DGUTS and the story of Captain James Lawrence

I was recently sent an article by Boston Globe Writer Tom Halsted entitled “The real shameful story behind ‘Dont give up the ship’!”, about the iconic American slogan that is attributed to Captain James Lawrence. His recounting of that fateful June 1st day casts an ugly shadow on Lawrence, Perry’s hero, albeit not the resulting slogan that emerged. While it was a terrible Naval/military loss—Halsted’s article puts forward the idea that is was a PR win for the US. I might add that from that perspective is was perhaps the most important propaganda message to emerge from the early part of the War of 1812.

searchYou can read his Boston Globe article online:


Mr. Halsted offers up an “official” recounting of the day: “200 YEARS AGO, on June 1, 1813, in the midst of a bloody sea battle between an American and a British frigate a few miles north of Boston, one of America’s most memorable wartime slogans was born. As the mortally wounded Captain James Lawrence of the US frigate Chesapeake lay dying in his cabin, his crew locked in hand-to-­hand combat on the quarterdeck above, he is alleged to have uttered the memorable words: “Don’t give up the ship!” His rallying cry, published a few weeks later in a Baltimore newspaper, became the unofficial motto of the US Navy.

But he quickly goes on to paint a much bleaker picture. The events that day, according to Mr. Halsted were a combination of James Lawrence not following orders, bad decision making, poor strategy and a lack of crew training. Some say that Captain Lawrence was goaded into battle by bold editorials whipping up local fervor in local newspapers, patriotic crowds standing watch and an early over confidence among American leaders and the military.

It was just a year into the war and the British were still pretty preoccupied with Napoleon and the French. American privateers, and the USS Constitution had all been quite able to defeat and or outwit many of the British ships. So why not think Captain Lawrence could defeat the British. He had been a stand out leader and had led his past commands with valor and success. A young OH Perry had been aboard with Lawrence and valued his expertise and good judgment. There was no reason to think that this would be a devastating loss.

What Mr. Halsted brushed over is that Lawrence had just taken over command of the Chesapeake. He had a green, untested, untrained crew and officers with little actual battle experience. He had expressed his concern to his superiors that his ship was not ready to engage in battle and he was the only ship in Boston Harbor at the time. It would be easier to try a avoid conflict. But the British blockade, commanded by the very experienced Captain Block and the HMS Shannon was an opponent to be very wary of. But we also know that public opinion, hype and bravado sometimes cause us to make ill-fated decisions. And so it was for Captain Lawrence that day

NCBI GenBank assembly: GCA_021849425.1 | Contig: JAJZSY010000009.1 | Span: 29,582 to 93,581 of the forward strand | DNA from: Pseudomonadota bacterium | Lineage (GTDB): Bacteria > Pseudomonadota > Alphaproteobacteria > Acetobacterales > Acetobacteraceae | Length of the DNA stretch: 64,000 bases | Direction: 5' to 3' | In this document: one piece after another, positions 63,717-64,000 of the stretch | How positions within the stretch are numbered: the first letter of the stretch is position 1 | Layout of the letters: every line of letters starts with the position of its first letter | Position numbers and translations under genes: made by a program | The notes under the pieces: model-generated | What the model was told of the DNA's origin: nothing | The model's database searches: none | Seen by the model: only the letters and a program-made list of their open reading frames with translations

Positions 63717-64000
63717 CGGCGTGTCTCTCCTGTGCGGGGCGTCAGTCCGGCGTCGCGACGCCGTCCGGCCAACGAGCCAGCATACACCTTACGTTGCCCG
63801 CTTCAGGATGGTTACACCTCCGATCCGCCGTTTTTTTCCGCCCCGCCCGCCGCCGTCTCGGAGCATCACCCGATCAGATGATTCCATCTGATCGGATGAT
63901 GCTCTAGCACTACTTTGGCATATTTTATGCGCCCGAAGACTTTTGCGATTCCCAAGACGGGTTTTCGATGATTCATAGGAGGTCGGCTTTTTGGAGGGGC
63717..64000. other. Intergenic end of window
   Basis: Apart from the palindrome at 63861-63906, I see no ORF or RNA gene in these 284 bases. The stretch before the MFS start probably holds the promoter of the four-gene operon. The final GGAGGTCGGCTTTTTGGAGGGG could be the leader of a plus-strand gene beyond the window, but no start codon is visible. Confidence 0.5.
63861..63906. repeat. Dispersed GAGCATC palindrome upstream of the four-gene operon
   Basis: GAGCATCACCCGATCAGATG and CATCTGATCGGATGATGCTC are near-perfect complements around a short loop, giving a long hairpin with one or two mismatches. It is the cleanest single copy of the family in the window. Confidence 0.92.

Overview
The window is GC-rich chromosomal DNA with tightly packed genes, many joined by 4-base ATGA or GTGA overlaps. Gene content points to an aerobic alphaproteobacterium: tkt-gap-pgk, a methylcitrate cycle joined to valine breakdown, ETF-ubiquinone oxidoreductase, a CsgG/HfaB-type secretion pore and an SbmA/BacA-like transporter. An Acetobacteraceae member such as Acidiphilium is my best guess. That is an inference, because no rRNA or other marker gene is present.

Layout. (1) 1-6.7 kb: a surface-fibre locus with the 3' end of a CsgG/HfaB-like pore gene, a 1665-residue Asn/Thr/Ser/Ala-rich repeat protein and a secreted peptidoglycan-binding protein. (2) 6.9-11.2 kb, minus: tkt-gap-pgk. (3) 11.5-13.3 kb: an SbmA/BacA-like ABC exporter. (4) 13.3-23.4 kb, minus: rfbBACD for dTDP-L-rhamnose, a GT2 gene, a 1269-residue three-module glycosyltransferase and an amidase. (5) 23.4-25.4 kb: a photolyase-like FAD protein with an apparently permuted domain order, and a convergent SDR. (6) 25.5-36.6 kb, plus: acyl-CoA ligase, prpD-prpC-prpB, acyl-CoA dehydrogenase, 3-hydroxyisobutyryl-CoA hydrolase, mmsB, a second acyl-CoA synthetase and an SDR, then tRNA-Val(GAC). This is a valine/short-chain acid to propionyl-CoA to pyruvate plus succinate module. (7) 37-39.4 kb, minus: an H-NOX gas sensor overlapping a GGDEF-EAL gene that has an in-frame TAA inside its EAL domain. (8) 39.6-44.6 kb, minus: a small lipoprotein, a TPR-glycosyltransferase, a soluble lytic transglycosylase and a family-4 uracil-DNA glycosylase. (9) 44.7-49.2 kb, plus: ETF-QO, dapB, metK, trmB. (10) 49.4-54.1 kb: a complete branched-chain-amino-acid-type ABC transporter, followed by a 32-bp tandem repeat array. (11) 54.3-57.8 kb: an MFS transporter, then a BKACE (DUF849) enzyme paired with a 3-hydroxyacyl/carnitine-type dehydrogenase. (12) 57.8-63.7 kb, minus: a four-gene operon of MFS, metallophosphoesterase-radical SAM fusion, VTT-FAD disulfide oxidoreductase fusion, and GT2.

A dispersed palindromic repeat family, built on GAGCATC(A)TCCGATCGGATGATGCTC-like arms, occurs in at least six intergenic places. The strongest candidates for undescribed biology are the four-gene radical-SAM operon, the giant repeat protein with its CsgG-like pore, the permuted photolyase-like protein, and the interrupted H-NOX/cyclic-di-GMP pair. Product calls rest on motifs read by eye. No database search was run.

According to Mr. Halsted, in late May 1813, Captain Philip Broke sailed the HMS Shannon, flagship of the blockading British squadron, into Massachusetts Bay alone, knowing the Americans had only one frigate ready for sea in Boston. On June 1, the Chesapeake rose to the challenge. Unlike most sea battles, which take place far from land, the whole encounter was staged for public viewing. “Spectators lined the rooftops in Boston and along the North Shore, and commanders of both ships repeatedly had to warn a boisterous spectator fleet of yachts and small boats to stay clear,” wrote Halsted.

The battle commenced, Lawrence not only put his ship in harms way, pulling aside HMS Shannon but he loses the battle in a record 11 minutes. There was tremendous carnage and casualties on both sides with nearly 40 dead on the USS Chesapeake and 34 on the British ship HMS Shannon. The worst of it was that according to Mr. Halstead’s account Captain Lawrence was mortally wounded and taken below to be attended to by the ships surgeon. From there he was unable to command his ship allowing the British to board and seize control. A total disaster at sea with an audience!

As Napoleon is credited with saying “What is history but a fable agreed upon?” There is no question that on that day the engagement between the Chesapeake and the Shannon should never have taken place. Halsted observed that not only did Lawrence’s surviving crew give up the ship almost immediately, but some historians believe that Lawrence had disobeyed orders to avoid combat in the first place, then committed a series of tactical blunders that all but guaranteed he and his ship would lose. So what was won that day?

Mr. Halsted concludes that “Rather than a heroic stand, what took place that day and after was one of the most spectacular—public relations coups in American military history. It was carried out with the full support of the public. And to look back on what really happened, as it has been pieced together by historians since, is to appreciate how little has changed about one aspect of war: our need to transform even the most pointless losses into a noble, defiant message.”

We do know that a few months after the battle, a dark blue almost black banner, was commissioned by OH Perry with Lawrence’s words sewn on. It was hoisted to the masthead of his namesake vessel, the Brig USS Lawrence. Its captain, Commandant Oliver Hazard Perry, then won the most decisive victory in the War of 1812 on Sept. 10 over British naval forces in the Battle of Lake Erie. That original “Dont give up the ship” banner now graces the US Naval Academy main hall. So as Winston Churchill once may have said “History is written by the victors”.

Note: Tom Halsted is a Gloucester Massachusetts writer and sailor and the great great grandson of James Curtis, a midshipman who, as a 15 ­year ­old, was Lawrence’s aide ­de ­camp on the Chesapeake.

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